The Global Volcanic Feedback Loop

BY Terry J. Allen

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If researchers are right about the impact of glacier melt and rising seas, volcanic and earthquake activity will accelerate. We are in for a hell of a ride.

Volcanoes can radically alter climates. We know that. But we are now learning that the reverse also holds: Climate change is causing volcanic eruptions, earthquakes and tsunamis.

Evidence that volcanoes can heat or cool the climate dates back millennia. In recent geological time, particles from the 1815 Mount Tambora eruption in Indonesia circled the globe, blocking out significant sunshine for months and contributing to “the year without summer.” In 1816 the northern hemisphere was hit by unprecedented frosts every month, which caused massive crop failure and hundreds of thousands of deaths. Volcanoes can also promote warming though CO2 emissions, although at far lower levels than human activity.

Scientists are now warning that global warming will likely accelerate volcanic activity, which will in turn intensify climate change. Many of the world’s volcanoes are topped by glaciers, which can be hundreds of meters thick, with each cubic meter of ice weighing nearly a ton. As this massive layer of ice melts, built-up pressure on the rock below is released, shifting the earth. Magma can leak through cracks, and when it contacts the remaining ice, the molten rock explodes into globe-circling ash clouds.

Also vulnerable to climate change are the more than 60 percent of the world’s active volcanoes that reside on continental margins and island chains. As the planet warms, the weight of rising sea levels will warp faults, stimulating eruptions and quakes.

“Not every volcanic eruption and earthquake in the years to come will have a climate-change link,” Bill McGuire, professor of Geophysical Hazards at University College (UK), told New Scientist. “Yet as the century progresses, we should not be surprised by more geological disasters as a direct and indirect result of dramatic changes to our environment.”

University of Iceland volcanologist Freysteinn Sigmundsson doubted a climate link to the April eruption of Eyjafjallajökull, describing its capping glacier as too light and small.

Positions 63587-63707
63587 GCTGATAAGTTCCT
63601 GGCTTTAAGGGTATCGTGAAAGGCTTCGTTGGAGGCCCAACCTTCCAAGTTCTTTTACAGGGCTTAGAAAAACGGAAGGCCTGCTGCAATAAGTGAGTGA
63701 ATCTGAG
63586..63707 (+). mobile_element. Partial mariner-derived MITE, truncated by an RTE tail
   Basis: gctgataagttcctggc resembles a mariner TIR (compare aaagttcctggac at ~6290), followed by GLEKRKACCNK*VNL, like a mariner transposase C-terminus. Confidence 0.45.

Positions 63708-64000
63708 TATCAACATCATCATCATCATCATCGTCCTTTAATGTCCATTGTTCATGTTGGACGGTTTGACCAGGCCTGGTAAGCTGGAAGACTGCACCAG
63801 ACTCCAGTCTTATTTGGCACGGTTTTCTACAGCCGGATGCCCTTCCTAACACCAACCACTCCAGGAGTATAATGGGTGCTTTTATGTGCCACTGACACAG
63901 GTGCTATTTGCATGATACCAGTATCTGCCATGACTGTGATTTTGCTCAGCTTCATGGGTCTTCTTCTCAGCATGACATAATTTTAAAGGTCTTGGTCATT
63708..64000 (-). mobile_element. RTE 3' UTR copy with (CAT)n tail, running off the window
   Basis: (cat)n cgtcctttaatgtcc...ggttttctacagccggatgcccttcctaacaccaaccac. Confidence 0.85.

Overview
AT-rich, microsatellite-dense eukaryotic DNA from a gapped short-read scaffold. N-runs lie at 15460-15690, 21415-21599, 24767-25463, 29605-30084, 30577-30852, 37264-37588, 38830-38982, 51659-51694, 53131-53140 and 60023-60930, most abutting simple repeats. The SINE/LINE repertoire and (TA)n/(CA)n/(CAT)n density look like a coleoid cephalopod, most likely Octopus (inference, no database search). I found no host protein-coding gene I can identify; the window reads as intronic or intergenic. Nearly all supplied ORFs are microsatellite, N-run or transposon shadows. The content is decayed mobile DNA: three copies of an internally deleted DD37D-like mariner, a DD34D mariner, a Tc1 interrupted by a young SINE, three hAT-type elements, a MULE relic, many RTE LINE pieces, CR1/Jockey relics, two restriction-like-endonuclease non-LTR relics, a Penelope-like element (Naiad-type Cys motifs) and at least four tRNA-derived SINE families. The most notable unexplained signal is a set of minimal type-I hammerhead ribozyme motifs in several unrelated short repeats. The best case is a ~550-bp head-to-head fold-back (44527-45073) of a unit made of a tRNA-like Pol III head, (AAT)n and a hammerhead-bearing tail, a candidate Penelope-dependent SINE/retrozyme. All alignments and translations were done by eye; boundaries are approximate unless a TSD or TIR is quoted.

But what the eruption did show was how the interaction of glaciers and volcanic fires not only produces massive ash clouds, but melts great hunks of the glacier itself. After the eruption, flash floods ruined surrounding farmland.

Even without volcanic activity, glacial melting is linked to flooding through glacial lake outburst flood (GLOF). The unlovely acronym describes a phenomenon that is increasing around the world: runoff from melting glaciers gathers in newly formed or greatly expanded lakes retained by unstable banks. Some have already burst; one roiling flood was recorded moving at 15,000 cubic meters per second–more than five times the volume of Niagara Falls.

In the 1950s the area below Nepal’s Trakarding glacier, for example, was a small pond. Now, as the glacier shrinks, Tsho Rolpa Lake is more than 2 miles long and 500 feet deep. If the bank breaks, as many scientists warn it will, 2 billion cubic feet of water would sweep away villages, threatening some 10,000 lives.

Norbu Sherpa survived a GLOF that raged for hours through the Nepali village of Ghat in 1985. “My family and I were all in our house when we heard a big explosion [and saw] a big black stream of mud, including rocks and trees, rushing down the mountain,” he told the World Wildlife Federation. The GLOF destroyed crops and an almost completed $1.5 million hydropower plant.

The Himalayan glaciers are rapidly disappearing. Nepal alone now has almost 9,000 glacial lakes, and the International Center for Integrated Mountain Development warns that 204 are at risk of GLOF.

Less sudden but more catastrophic is what happens next, after the Himalayan glaciers and much of the high snows are gone. The meltwater now feeds 12 rivers that supply more than two billion people–nearly one-third of humanity – with water. The loss of this water source not only threatens economies, culture and community–it imperils national and global security. Water shortages, droughts, floods, crop failures and famine will follow and the ripples of disaster will spread around the world, driving up food and commodity prices, fueling tribal and national conflicts and water wars, and creating waves of climate refugees.

At the same time, if researchers are right about the impact of glacier melt and rising seas, volcanic and earthquake activity will accelerate. We are in for a hell of a ride.

Terry J. Allen, an In These Times senior editor, has written the magazine's monthly investigative health and science column since 2006.

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